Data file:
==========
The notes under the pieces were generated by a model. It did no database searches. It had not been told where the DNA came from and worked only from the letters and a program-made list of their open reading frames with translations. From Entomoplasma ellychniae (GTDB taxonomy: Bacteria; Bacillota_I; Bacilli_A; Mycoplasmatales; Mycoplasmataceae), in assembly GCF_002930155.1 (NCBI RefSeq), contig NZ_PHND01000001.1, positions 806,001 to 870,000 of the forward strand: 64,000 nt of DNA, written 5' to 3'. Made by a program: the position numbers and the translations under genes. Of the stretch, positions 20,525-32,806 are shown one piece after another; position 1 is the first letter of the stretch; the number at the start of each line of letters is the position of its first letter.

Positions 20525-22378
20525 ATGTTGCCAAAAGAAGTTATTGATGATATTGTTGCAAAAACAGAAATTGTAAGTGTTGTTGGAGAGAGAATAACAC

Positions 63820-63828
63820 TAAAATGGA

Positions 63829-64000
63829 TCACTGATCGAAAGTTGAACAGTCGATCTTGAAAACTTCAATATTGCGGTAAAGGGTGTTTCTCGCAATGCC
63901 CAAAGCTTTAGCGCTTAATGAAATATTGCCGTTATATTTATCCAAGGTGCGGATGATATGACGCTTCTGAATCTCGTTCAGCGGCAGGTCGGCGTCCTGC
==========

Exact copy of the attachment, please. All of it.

The notes under the pieces were generated by a model. It did no database searches. It had not been told where the DNA came from and worked only from the letters and a program-made list of their open reading frames with translations. From Entomoplasma ellychniae (GTDB taxonomy: Bacteria; Bacillota_I; Bacilli_A; Mycoplasmatales; Mycoplasmataceae), in assembly GCF_002930155.1 (NCBI RefSeq), contig NZ_PHND01000001.1, positions 806,001 to 870,000 of the forward strand: 64,000 nt of DNA, written 5' to 3'. Made by a program: the position numbers and the translations under genes. Of the stretch, positions 20,525-32,806 are shown one piece after another; position 1 is the first letter of the stretch; the number at the start of each line of letters is the position of its first letter.

Positions 20525-22378
20525 ATGTTGCCAAAAGAAGTTATTGATGATATTGTTGCAAAAACAGAAATTGTAAGTGTTGTTGGAGAGAGAATAACAC

Positions 63820-63828
63820 TAAAATGGA

Positions 63829-64000
63829 TCACTGATCGAAAGTTGAACAGTCGATCTTGAAAACTTCAATATTGCGGTAAAGGGTGTTTCTCGCAATGCC
63901 CAAAGCTTTAGCGCTTAATGAAATATTGCCGTTATATTTATCCAAGGTGCGGATGATATGACGCTTCTGAATCTCGTTCAGCGGCAGGTCGGCGTCCTGC